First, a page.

Coronavirus Infection of the Central Nervous System: Host-Virus Stand-Off

Nat Rev Microbiol. 2006 Feb;4(2):121-32. doi: 10.1038/nrmicro1343.

Abstract

Several viruses infect the mammalian central nervous system (CNS), some with devastating consequences, others resulting in chronic or persistent infections associated with little or no overt pathology. Coronavirus infection of the murine CNS illustrates the contributions of both the innate immune response and specific host effector mechanisms that control virus replication in distinct CNS cell types. Despite T-cell-mediated control of acute virus infection, host regulatory mechanisms, probably designed to protect CNS integrity, contribute to the failure to eliminate virus. Distinct from cytolytic effector mechanisms expressed during acute infection, non-lytic humoral immunity prevails in suppressing infectious virus during persistence.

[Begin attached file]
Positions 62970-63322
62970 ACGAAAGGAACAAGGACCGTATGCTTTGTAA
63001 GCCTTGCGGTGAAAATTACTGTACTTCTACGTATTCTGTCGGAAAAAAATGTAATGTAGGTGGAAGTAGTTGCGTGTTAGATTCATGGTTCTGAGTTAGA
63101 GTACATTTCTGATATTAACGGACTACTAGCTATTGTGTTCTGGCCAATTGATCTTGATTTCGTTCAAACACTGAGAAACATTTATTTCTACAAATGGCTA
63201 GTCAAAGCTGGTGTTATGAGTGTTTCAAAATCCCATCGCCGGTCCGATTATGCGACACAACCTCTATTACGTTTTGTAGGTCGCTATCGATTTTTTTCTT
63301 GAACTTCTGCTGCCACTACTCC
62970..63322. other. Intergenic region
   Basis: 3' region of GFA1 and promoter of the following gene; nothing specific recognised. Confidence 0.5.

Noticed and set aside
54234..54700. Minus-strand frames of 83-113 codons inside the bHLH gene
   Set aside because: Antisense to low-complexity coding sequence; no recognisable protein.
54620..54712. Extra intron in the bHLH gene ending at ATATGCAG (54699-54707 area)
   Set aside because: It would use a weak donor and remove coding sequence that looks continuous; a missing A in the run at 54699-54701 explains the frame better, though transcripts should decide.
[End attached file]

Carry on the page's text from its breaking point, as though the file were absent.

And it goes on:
Publication types

  • Research Support, N.I.H., Extramural
  • Review

MeSH terms

  • Animals
  • Central Nervous System Diseases / immunology*
  • Central Nervous System Diseases / virology*
  • Coronavirus Infections / immunology*
  • Coronavirus Infections / virology*
  • Immunity, Innate / immunology
  • Mice
  • Murine hepatitis virus / immunology
  • Murine hepatitis virus / pathogenicity
  • Murine hepatitis virus / physiology*
  • T-Lymphocytes / immunology
  • T-Lymphocytes / virology
  • Virus Replication